In late April 2009, a swine-origin novel influenza A/H1N1 virus was identified among humans in Mexico and the United States. It was made known that novel H1N1 virus was antigenically and genetically unrelated to human seasonal influenza viruses and genetically related to swine influenza viruses. Since then, It has rapidly spread to every continent, and WHO promptly declared the virus as the the first influenza pandemic of 21st century on June 11, 2009. As of July 9, 2009 a total of 94,512 confirmed cases including 429 deaths were reported worldwide. Children and young adults were more commonly infected with novel influenza A/H1N1 virus with the a small percentage of elderly population. Most cases of influenza A/H1N1 infection were uncomplicated, characterized by influenza-like symptoms and spontaneous recovery. Some cases resulted in gastrointestinal symptoms including diarrhea and vomiting. About 3∼9% of patients with confirmed cases have been hospitalized, and some of them have had previous medical conditions such as asthma, cardiovascular disease, diabetes, immunosuppressive therapy, pregnancy and morbid obesity. Case fatality rates vary from 1.2% to less than 0.1% while relatively higher in developing countries. This review describes the current epidemiology, clinical manifestations, treatment, infection control and prospects of the 2009 influenza A/H1N1 pandemic.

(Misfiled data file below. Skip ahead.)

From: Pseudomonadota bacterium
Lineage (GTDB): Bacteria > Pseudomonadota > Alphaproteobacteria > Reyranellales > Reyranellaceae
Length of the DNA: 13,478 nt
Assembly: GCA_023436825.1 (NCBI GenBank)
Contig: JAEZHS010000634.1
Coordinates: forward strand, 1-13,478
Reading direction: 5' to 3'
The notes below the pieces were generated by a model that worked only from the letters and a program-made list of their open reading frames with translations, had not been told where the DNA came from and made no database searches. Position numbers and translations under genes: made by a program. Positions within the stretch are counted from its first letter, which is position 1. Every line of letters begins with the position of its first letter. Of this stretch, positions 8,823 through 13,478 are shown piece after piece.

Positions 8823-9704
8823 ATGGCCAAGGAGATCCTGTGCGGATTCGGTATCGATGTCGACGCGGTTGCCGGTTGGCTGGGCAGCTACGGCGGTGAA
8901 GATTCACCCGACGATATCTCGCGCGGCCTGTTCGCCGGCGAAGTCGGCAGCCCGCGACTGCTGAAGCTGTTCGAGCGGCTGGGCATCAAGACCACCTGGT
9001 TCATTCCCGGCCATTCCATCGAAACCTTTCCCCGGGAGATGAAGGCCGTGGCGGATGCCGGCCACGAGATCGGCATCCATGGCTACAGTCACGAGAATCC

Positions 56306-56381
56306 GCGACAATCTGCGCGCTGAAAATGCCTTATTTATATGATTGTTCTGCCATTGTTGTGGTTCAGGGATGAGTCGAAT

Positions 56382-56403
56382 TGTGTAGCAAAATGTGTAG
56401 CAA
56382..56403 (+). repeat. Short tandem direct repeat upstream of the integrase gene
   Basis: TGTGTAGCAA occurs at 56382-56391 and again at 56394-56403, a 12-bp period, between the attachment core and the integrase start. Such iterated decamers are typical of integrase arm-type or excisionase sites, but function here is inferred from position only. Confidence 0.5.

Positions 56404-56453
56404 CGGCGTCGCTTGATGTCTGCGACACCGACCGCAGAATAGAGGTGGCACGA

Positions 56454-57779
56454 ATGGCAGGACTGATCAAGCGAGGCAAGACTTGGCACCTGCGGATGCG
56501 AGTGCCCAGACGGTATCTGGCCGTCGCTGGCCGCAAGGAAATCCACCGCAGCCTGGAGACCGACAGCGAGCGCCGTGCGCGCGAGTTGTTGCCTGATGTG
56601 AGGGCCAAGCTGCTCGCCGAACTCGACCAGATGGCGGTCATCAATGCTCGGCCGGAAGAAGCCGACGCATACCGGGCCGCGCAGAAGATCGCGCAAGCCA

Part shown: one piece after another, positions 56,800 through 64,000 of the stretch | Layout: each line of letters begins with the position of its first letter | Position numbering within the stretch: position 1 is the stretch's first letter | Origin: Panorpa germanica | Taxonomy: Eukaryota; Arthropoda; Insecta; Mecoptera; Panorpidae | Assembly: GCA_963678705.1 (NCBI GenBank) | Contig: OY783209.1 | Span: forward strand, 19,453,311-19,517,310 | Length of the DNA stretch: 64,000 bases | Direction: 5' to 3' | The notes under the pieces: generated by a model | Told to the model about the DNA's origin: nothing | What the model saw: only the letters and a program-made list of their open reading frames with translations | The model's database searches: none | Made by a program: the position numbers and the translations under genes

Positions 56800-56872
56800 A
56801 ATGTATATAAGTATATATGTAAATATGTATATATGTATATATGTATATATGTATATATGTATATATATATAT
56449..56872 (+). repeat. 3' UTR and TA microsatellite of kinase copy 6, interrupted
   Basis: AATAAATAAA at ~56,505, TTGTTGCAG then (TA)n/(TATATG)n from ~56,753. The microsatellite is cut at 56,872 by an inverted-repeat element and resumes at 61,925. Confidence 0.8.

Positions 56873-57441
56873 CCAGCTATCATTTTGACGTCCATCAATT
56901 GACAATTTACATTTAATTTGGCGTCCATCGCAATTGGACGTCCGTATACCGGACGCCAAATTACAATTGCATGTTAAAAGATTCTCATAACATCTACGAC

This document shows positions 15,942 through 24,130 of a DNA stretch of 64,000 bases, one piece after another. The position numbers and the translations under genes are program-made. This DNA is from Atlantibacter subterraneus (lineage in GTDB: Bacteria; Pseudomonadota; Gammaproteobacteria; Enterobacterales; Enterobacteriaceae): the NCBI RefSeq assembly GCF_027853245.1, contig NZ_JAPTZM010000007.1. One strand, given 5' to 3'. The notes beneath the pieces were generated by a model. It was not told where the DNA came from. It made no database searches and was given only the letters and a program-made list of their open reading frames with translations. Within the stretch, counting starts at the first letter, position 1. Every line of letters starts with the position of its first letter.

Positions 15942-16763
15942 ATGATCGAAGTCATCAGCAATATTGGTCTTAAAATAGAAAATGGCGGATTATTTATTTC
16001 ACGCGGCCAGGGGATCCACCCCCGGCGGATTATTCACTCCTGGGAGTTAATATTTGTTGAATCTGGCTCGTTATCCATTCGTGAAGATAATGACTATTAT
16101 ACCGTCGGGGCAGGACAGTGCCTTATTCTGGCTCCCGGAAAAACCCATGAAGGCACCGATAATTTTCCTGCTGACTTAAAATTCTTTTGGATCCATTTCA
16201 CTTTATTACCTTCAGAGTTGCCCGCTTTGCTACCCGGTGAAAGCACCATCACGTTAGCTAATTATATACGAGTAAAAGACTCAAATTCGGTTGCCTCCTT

- Novel influenza
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